particular device-laptops, mobile phones, and handheld devices of all types send and receive the internet.Faster speeds provide richer, more interactive consumer experiences, and access to and use of moreentertainment, information, and services-commercial and social, when consumers choose to do so.We should note that it is important for U.S. marketers to remember that broadband developments are globalin nature and not centered in America. While the United States leads in the number of broadbandsubscribers, the United States ranks 12th among Organization for Economic Cooperation andDevelopment countries in terms of broadband subscribers per 100 inhabitants (OECD,2005).Marketersshould be looking around the world for insights and innovation, and perhaps especially to countries inthe top 12, which include South Korea, Northern Europe, Japan, and Canada that may serve as bellwethers.A second reason is that broadband and new technologies encourage consumers to create, contribute, andshare their thoughts and experiences with others through written entries, sounds, and video, as well asengage with others around their content. Blog tracking service Technorati (2007) claims there are over 67 million blogs, with 175,000 created daily. Today every PC or Mac ships with video editing softwarethat can burn discs or easily convert video to a variety of distribution formats. Entire multitrack recordingstudios rivaling the most professional operations fit on a few discs and have done so for years. Image,music, and video sharing sites like Flickr, MySpace (originally), and YouTube abound. Studios, labels,advertisers, or conventional media no longer fully control content, nor do they have a lock on the meansof production and distribution. The "disruption" of these industries and their economic models is dailynews in the business section.Such disruption is nothing new, of course, and has established historical precedent. Political economistand pioneering communications theorist Harold A. Innis showed in the 1950s that change comes from themargins of society, and from the ability of people at the margins to develop or utilize new media thatchallenge the central social, political, economic, and cultural institutions of their day (Innis, 1964,1986).Just take the original Napster and peer-to-peer file sharing services as an example. The upshot isthat the recording industry, which was threatened by such developments from college students, has takensteps to protect its business model, but while doing so managed to oppose and alienate its consumer base.The recording industry has been trying to regain its footing ever since. Will other industries learn fromthis example or follow it? A final reason we will consider for the emergence of new advertising models isthat broadband penetration and consumer adoption of new technologies have encouraged advertisers toexperiment with and employ banners, search text advertisements, email, interactive rich media, andstreaming audio and video, and for consumers to learn about brands, participate with brands in new ways,and to create new brand meanings.At first marketers, quite naturally, considered online media as extensions of the space and time media-TV,radio, and print. Advertisements during most of online advertising's first 10 years filled measured spaceson webpages with variously sized banners, rectangles, buttons, or leaderboards. In fact, a good amount of early advertising industry work focused on defining such spaces, called Interactive Marketing Units, inorder to standardize practices for the sale and delivery of paid advertising.For a short while following the dot-com collapse, the internet was nearly written off owing to the failureof many highly touted website businesses, many of which were based on advertising-supported revenuemodels or assumptions about consumers. The problem, we know now, was not the internet, but in the business plans, management and in the unreasonable expectations for their success. Postcollapse, asconsumers and companies continued moving online, more practical business models emerged and started proving themselves, such as search advertising (now 40 percent of online advertising spending) and e-commerce. Along with these came refinements in targeting advertising, understanding how websites buildand hold audiences, and acquiring deeper insights into online consumers and their mediaand buying patterns. New technologies and broadband adoption enabled advertisers to make enormous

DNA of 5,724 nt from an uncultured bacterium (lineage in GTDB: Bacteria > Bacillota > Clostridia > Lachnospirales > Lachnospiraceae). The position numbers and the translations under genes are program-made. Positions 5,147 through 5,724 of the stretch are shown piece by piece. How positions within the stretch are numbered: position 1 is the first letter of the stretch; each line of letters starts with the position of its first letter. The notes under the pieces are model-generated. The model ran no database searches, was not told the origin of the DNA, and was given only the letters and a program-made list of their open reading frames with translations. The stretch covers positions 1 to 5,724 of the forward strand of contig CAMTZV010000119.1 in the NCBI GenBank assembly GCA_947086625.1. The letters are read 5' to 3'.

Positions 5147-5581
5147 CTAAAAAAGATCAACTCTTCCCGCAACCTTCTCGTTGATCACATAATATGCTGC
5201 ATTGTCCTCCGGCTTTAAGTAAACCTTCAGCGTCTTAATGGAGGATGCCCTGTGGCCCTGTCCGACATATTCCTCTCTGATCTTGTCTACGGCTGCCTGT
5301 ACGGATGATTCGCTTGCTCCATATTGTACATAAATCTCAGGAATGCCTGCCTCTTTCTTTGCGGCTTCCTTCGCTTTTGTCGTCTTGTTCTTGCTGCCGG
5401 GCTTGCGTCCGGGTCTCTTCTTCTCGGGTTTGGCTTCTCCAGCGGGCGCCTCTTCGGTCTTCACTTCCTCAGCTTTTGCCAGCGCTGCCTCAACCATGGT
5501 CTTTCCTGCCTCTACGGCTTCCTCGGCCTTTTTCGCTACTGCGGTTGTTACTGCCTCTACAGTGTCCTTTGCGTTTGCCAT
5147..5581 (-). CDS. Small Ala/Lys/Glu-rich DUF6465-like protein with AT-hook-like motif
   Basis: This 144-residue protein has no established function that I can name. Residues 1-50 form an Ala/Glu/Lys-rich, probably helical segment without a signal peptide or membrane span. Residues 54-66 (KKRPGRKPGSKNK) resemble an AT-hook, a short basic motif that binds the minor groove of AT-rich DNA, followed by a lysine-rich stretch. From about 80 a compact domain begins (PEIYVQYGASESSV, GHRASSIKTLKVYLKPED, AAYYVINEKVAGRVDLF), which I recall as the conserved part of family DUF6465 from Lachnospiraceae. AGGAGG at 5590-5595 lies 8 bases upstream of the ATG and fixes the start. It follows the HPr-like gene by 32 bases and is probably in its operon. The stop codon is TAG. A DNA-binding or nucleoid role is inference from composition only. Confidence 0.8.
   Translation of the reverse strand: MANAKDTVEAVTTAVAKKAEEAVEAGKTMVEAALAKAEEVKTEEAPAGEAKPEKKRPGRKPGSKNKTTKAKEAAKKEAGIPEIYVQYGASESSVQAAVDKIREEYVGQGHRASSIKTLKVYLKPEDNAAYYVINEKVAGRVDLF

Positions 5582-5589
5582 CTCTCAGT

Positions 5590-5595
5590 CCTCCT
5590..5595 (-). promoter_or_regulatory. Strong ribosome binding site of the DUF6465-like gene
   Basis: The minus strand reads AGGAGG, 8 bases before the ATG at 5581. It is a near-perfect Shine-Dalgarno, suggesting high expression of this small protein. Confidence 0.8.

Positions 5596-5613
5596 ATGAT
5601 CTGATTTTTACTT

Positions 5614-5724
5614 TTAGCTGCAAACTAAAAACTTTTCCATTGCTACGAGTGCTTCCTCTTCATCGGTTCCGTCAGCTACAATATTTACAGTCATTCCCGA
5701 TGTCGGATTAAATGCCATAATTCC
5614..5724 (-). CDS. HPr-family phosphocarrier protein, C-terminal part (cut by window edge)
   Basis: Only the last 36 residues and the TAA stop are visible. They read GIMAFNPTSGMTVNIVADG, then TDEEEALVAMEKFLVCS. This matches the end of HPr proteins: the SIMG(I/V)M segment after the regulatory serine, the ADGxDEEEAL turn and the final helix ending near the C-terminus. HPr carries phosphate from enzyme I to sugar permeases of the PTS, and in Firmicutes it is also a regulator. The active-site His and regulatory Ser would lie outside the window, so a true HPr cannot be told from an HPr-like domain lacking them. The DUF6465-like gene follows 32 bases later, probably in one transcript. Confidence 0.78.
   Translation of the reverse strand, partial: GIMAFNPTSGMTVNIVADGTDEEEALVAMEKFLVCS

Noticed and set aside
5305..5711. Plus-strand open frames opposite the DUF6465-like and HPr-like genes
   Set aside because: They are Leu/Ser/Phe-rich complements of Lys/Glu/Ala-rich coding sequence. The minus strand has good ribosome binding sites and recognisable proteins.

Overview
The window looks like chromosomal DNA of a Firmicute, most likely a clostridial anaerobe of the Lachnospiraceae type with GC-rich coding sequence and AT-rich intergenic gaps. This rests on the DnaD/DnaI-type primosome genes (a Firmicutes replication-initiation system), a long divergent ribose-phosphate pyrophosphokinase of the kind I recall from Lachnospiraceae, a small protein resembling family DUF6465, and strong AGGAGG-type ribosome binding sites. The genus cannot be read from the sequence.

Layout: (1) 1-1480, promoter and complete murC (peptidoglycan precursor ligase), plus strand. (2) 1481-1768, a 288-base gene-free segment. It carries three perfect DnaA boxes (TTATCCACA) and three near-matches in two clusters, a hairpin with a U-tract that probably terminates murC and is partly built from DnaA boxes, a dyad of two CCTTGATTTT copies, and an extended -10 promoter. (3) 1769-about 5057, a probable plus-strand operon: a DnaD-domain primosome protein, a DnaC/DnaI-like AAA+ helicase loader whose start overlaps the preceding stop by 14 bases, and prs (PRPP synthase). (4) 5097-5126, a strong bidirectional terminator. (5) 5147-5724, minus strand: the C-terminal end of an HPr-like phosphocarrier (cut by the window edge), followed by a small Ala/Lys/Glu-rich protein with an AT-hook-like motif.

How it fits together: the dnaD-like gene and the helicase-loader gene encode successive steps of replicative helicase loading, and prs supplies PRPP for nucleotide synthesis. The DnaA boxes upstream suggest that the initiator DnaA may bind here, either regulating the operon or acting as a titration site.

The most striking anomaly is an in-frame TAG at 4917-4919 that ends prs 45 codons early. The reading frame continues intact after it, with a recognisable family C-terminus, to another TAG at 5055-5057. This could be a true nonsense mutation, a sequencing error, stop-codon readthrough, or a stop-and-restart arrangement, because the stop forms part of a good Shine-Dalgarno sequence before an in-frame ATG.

creative leaps and create landmark campaigns, such as that for BMW Films. These leaps are likely tocontinue as marketing and advertising are increasingly peopled with individuals for whom the internet,eBay, Amazon, Google, and YouTube were always there and which played some role in forming their worldviews, just as television, film, radio, and print did for prior generations.From the developments we described, we can see that the sine qua non for interrupt and repeat advertising-one-way communication from advertiser to consumer-is vanishing from online advertising. We learnedfrom expert contributions to the Playbook that marketers are moving to three new models of advertising.The first, the On Demand model, is based on consumers' abilities to select and choose their content andinteractions with brands. The second model is the permission-based (opt-in) model, centered onengagement, not exposure. The final model is one of advertising as service to consumers.
Central to this model is the consumer as content aggregator, filterer, scheduler, exposer, and disposer.From a marketer's viewpoint, consumers might be regarded as homo communicatus, "man thecommunications manager." The era of consumers reading, watching, or listening on the medias'schedules seems almost quaint; today nearly every media organization is promoting their ability to beseen or heard when consumers want to see or hear them. TiVO and DVRs, increasingly found in set top boxes, are emblematic of this trend. Even network television, which built its business on aggregatingviewers at specific times, is experimenting with On Demand models. Episodes of some programs, evenwildly popular ones, are sold on Apple's iTunes or made available from their own online distributionsystems like CBS' Innertube, or through the shows' own websites. While commuting this Monday morningon Metro North, my seatmate watched video podcasts of business news programs originally aired over theweekend. In fact, many media have enjoyed a serendipitous benefit from the on-demand trend: their archives have become hot properties because consumers seek access to materials from hours, days,weeks, or years ago. Storage, retrieval, and on-demand access have transformed the media business andincreased the value of its content.Broadly adopted information search tools are important developments supporting the On Demand model.Before search engines and good websites, consumers were at the mercy of manufacturers, retailers, anddistributors for brand information. If the store was closed or consumers missed an advertisement,consumers were out of luck. Capable search and websites optimized for search engines changed thatsituation. Today consumers routinely access, evaluate, and act on brand information on their schedules24/7.Another important aspect of the On Demand model is content personalization. In addition to producedcontent, consumers want to leverage and harness the knowledge power of brands by customizing content totheir interests, needs, and tastes. This takes the form of managing preferences: "I want to see the weather in the 10016 and 90210 zip codes on my home page," "Update me only when there's new informationabout Brand X."With choice comes responsibility. Professor Jeff Cole of the University of Southern California notes in thePlaybook that "people like choice, but not too much choice" (Cole, 2007). Too much choice can befrustrating, overwhelming, or immobilizing, and counterproductive from a brand viewpoint. Furnishingconsumers with tools to manage a reasonable number of choices is far better than giving them every possible option (Wagner,2007).These can take any number of forms, from reducing the number of entrees on a restaurant menu, to MyBrand preference centers, or implementing sophisticated businessrules that present the most relevant choices.This is probably a good time to address the notion of "consumer control" that is in vogue right now. The